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Advocates to DENR: Don’t snub water quality in tourism-hotspot VIP

Protect VIP, a coalition of communities, sectors, and advocates for the protection of Verde Island Passage (VIP), urged DENR and Cabinet members to also address the declining water quality in the tourism-hotspot VIP following the strategizing meeting held last weekend for environmental concerns in the country’s prime tourist destinations.

The meeting led by the DENR raised environmental concerns on tourist spots including water quality, however, the agency has yet to respond to urgent water quality issues in the VIP. Protect VIP together with other stakeholders filed a complaint against DENR last December for the non-issuance of Guidelines for Declaration of Non-Attainment Area in the VIP after failed water quality tests.

“We urge the DENR to prove their sincerity and commitment to protecting the VIP among the vital marine resources and tourist destinations of the country. As DENR and Cabinet members address environmental issues for our country’s tourism sector, we urge DENR to not turn a blind eye to the pressing environmental issues on the VIP. Its waters are still reeling from the effects of the Mindoro oil spill and the booming fossil gas industry in Batangas, as reflected by the failed water quality tests by CEED and the dwindling fish catch of fisherfolks. With their initiatives to better the water resources in the country, we hope that DENR would not leave the VIP behind,” said Gariguez, lead convenor of Protect VIP. 

The provinces of VIP benefit largely from the tourism industry with Batangas alone recording over 2.3 million tourists in 2022 and is the 5th most visited place in the country for 2019, according to the Department of Tourism. 

Ivan Andres, Deputy Head for Research and Policy of Center for Energy, Ecology, and Development (CEED) raised alarm on the environmental impacts of the declining water quality in the VIP and its potential effects on the tourism sector.

“The VIP, being the center of the center of global marine fish shore biodiversity, constitutes a significant asset to our tourism sector. Batangas, a part of the VIP, is considered to be the top diving sites in the country. However, last July and September, CEED conducted water quality tests that revealed that Marine Protected Areas (MPAs) in Pola and Pinamalayan in Oriental Mindoro, as well as in Ilijan, Batangas exceeded DENR’s standards for oil and grease. This is alarming since declining water quality can affect the tourism industry. The declining water quality can bring irreversible damage to the marine ecosystem in the VIP if not addressed immediately,” said Andres.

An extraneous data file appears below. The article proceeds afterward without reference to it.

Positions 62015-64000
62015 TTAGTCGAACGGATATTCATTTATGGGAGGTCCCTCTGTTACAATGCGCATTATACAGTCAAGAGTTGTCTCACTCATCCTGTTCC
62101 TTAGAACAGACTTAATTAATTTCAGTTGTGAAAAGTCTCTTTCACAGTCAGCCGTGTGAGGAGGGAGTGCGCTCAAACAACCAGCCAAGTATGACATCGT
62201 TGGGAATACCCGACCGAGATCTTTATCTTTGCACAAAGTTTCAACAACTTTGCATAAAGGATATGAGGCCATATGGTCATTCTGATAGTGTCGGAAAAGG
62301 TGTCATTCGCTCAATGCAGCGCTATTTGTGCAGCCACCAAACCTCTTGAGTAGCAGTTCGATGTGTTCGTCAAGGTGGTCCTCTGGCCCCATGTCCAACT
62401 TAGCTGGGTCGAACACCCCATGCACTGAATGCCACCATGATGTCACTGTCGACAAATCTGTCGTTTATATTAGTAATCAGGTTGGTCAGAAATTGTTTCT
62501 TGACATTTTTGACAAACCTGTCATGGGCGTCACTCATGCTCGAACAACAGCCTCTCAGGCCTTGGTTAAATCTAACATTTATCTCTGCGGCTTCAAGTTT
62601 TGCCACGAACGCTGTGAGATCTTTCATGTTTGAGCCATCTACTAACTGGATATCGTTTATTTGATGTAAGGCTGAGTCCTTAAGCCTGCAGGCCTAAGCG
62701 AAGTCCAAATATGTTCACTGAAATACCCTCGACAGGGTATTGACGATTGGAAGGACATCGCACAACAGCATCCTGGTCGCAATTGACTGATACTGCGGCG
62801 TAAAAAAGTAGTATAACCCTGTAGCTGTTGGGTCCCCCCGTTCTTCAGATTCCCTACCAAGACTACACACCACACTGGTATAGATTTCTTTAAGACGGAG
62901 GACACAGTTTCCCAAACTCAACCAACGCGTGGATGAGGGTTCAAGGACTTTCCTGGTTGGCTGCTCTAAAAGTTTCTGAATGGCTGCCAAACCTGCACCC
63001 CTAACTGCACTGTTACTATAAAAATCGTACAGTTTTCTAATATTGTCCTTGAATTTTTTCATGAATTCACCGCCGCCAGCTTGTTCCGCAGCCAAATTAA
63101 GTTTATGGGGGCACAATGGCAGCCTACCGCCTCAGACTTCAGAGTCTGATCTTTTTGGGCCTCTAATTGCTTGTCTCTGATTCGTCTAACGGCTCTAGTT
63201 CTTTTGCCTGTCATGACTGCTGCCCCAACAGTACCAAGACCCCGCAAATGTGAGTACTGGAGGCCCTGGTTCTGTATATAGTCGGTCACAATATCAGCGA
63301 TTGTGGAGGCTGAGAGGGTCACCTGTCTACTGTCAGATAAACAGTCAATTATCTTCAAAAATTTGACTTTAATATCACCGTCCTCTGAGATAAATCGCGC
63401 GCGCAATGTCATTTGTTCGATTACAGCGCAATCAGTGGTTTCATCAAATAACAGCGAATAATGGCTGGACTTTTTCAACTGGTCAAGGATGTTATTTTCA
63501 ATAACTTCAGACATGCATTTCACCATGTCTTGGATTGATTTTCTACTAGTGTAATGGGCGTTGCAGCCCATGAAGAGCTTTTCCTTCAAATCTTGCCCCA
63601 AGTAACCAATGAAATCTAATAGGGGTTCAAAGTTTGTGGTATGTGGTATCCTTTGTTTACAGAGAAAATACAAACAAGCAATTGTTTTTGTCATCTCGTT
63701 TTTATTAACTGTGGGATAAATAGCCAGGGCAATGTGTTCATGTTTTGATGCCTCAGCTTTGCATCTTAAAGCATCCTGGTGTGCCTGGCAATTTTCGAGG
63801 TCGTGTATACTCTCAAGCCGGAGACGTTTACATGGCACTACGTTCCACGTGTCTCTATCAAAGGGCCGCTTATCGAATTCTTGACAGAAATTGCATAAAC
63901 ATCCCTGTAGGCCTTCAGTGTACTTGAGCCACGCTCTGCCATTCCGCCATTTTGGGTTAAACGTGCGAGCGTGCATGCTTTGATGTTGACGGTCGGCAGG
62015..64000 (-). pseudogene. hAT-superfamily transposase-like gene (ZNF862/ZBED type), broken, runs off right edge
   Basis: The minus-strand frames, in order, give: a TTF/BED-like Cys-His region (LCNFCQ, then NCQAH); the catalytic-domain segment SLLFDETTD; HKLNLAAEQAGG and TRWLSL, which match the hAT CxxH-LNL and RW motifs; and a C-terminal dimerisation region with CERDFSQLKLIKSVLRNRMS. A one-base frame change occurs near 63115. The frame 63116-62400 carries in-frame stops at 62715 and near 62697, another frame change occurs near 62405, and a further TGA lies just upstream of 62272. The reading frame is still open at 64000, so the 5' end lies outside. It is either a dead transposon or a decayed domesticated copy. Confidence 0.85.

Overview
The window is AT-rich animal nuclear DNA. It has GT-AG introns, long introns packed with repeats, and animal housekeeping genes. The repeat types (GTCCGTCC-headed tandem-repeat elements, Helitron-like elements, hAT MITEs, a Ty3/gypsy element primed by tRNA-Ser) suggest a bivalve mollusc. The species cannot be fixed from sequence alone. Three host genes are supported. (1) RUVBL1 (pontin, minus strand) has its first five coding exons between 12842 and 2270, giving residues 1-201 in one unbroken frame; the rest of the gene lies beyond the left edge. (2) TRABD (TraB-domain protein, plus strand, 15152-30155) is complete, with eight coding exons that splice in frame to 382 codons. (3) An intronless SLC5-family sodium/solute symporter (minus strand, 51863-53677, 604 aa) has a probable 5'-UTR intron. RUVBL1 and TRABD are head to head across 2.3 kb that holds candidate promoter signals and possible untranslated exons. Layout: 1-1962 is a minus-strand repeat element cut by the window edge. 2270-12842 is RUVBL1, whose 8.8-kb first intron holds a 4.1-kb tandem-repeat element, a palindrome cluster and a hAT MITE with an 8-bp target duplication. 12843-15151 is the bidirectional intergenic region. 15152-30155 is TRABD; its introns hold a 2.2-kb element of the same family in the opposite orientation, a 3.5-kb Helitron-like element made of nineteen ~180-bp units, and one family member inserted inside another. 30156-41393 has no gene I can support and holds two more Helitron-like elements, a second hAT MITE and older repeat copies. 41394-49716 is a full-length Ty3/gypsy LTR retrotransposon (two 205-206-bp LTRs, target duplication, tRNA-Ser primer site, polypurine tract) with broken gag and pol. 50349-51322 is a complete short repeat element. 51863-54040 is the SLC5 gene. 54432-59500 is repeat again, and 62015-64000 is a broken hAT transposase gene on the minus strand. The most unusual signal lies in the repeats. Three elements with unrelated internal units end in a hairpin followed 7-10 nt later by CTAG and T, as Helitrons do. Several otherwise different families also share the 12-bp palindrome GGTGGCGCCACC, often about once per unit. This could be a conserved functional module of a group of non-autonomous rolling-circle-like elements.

Last February 28, 2023, an oil tanker carrying 900,000 liters of industrial oil sank along the coasts of VIP causing a massive oil spill, affecting over 200,000 individuals and four (4) regions in the country including Oriental Mindoro, Batangas, Palawan, and Antique. As this tragedy approaches its first year, Gariguez challenged the DENR to conduct proper assessment and rehabilitation for its affected waters.

“The oil spill that devastated Oriental Mindoro is nearing its first year. This should have already been a catalyst for the DENR to assess the water quality of VIP and to plan for its recovery moving forward to ensure healthy coastal waters for the fisherfolk communities. If the DENR is sincere in its aim to improve the country’s tourism by addressing environmental issues, the water quality of crucial marine ecosystems such as the VIP should be top priority,” concluded Gariguez.



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